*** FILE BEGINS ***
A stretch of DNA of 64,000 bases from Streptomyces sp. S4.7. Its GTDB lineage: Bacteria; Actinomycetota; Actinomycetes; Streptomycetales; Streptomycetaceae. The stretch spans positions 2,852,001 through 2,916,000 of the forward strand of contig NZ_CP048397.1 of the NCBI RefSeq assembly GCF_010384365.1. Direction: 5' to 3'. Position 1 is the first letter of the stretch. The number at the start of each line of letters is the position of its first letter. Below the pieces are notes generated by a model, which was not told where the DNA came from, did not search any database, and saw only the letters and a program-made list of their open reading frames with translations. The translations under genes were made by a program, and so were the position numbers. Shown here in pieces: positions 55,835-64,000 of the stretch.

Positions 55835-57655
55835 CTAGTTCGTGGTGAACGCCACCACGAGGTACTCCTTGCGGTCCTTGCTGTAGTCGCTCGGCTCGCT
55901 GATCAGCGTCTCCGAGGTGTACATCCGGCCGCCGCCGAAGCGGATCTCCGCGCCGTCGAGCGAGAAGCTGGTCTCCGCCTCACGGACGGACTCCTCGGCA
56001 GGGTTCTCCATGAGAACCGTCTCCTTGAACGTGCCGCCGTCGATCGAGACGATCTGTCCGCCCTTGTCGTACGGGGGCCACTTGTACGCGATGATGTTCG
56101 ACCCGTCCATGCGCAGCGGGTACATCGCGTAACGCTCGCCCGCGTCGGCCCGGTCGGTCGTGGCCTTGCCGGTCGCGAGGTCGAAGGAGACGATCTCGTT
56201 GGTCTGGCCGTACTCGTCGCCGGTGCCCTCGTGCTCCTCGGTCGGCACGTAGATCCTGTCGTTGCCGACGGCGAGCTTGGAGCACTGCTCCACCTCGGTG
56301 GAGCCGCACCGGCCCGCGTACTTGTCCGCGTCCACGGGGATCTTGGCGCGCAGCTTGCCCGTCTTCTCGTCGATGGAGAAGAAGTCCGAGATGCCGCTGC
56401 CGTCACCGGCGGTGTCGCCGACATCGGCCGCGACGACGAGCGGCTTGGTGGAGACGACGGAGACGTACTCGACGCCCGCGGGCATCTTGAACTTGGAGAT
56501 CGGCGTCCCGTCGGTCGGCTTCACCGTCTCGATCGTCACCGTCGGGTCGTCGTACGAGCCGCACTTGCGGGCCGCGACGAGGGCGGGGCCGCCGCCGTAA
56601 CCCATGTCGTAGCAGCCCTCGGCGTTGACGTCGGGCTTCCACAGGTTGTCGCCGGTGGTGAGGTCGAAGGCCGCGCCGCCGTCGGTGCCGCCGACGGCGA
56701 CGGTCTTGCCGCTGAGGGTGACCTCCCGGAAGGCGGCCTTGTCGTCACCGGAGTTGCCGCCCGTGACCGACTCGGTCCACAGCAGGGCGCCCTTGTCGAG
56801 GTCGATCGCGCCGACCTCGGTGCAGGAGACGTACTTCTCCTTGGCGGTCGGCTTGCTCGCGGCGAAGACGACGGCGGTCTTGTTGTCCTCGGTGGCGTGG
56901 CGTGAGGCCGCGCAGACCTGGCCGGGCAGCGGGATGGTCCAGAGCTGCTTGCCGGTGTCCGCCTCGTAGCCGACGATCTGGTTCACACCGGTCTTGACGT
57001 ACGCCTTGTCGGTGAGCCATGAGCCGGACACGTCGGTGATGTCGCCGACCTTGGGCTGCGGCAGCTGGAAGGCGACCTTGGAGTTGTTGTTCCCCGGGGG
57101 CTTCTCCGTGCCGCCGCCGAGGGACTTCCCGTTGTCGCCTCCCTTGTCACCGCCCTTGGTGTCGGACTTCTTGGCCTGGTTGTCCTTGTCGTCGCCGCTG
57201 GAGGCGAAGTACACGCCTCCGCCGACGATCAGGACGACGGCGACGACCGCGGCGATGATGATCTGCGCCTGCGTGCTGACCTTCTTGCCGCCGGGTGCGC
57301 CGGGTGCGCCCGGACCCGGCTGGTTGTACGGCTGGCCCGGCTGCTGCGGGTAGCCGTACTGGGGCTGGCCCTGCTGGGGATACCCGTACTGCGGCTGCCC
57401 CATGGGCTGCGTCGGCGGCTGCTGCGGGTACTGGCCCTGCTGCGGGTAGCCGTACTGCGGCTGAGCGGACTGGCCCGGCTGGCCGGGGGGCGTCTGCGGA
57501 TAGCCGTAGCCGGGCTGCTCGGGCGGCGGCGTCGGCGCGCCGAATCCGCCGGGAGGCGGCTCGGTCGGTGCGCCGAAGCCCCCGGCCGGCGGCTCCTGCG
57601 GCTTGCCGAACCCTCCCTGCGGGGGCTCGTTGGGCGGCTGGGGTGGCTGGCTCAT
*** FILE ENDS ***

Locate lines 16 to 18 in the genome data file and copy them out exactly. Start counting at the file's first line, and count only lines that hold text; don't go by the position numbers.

57101 CTTCTCCGTGCCGCCGCCGAGGGACTTCCCGTTGTCGCCTCCCTTGTCACCGCCCTTGGTGTCGGACTTCTTGGCCTGGTTGTCCTTGTCGTCGCCGCTG
57201 GAGGCGAAGTACACGCCTCCGCCGACGATCAGGACGACGGCGACGACCGCGGCGATGATGATCTGCGCCTGCGTGCTGACCTTCTTGCCGCCGGGTGCGC
57301 CGGGTGCGCCCGGACCCGGCTGGTTGTACGGCTGGCCCGGCTGCTGCGGGTAGCCGTACTGGGGCTGGCCCTGCTGGGGATACCCGTACTGCGGCTGCCC